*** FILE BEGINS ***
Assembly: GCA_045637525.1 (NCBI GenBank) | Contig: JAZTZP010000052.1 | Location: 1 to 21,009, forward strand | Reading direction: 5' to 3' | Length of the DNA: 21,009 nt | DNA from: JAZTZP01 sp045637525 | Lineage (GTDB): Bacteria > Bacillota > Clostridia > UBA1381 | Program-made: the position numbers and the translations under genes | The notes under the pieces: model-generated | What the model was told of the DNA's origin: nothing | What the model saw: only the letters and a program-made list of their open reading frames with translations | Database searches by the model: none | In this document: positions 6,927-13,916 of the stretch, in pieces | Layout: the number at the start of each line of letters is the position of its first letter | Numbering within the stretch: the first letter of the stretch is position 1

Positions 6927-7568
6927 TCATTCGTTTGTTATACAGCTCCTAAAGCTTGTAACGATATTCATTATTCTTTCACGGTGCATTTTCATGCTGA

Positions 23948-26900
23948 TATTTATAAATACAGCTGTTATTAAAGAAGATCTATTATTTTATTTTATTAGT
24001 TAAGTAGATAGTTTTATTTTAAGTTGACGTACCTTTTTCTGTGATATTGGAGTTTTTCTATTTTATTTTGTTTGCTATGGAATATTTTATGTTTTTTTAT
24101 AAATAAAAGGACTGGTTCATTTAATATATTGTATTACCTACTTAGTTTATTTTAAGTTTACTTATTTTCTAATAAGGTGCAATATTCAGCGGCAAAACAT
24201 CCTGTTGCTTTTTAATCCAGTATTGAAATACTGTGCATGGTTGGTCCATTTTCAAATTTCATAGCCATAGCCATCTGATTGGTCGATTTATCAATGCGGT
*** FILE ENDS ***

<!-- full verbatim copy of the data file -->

Assembly: GCA_045637525.1 (NCBI GenBank) | Contig: JAZTZP010000052.1 | Location: 1 to 21,009, forward strand | Reading direction: 5' to 3' | Length of the DNA: 21,009 nt | DNA from: JAZTZP01 sp045637525 | Lineage (GTDB): Bacteria > Bacillota > Clostridia > UBA1381 | Program-made: the position numbers and the translations under genes | The notes under the pieces: model-generated | What the model was told of the DNA's origin: nothing | What the model saw: only the letters and a program-made list of their open reading frames with translations | Database searches by the model: none | In this document: positions 6,927-13,916 of the stretch, in pieces | Layout: the number at the start of each line of letters is the position of its first letter | Numbering within the stretch: the first letter of the stretch is position 1

Positions 6927-7568
6927 TCATTCGTTTGTTATACAGCTCCTAAAGCTTGTAACGATATTCATTATTCTTTCACGGTGCATTTTCATGCTGA

Positions 23948-26900
23948 TATTTATAAATACAGCTGTTATTAAAGAAGATCTATTATTTTATTTTATTAGT
24001 TAAGTAGATAGTTTTATTTTAAGTTGACGTACCTTTTTCTGTGATATTGGAGTTTTTCTATTTTATTTTGTTTGCTATGGAATATTTTATGTTTTTTTAT
24101 AAATAAAAGGACTGGTTCATTTAATATATTGTATTACCTACTTAGTTTATTTTAAGTTTACTTATTTTCTAATAAGGTGCAATATTCAGCGGCAAAACAT
24201 CCTGTTGCTTTTTAATCCAGTATTGAAATACTGTGCATGGTTGGTCCATTTTCAAATTTCATAGCCATAGCCATCTGATTGGTCGATTTATCAATGCGGT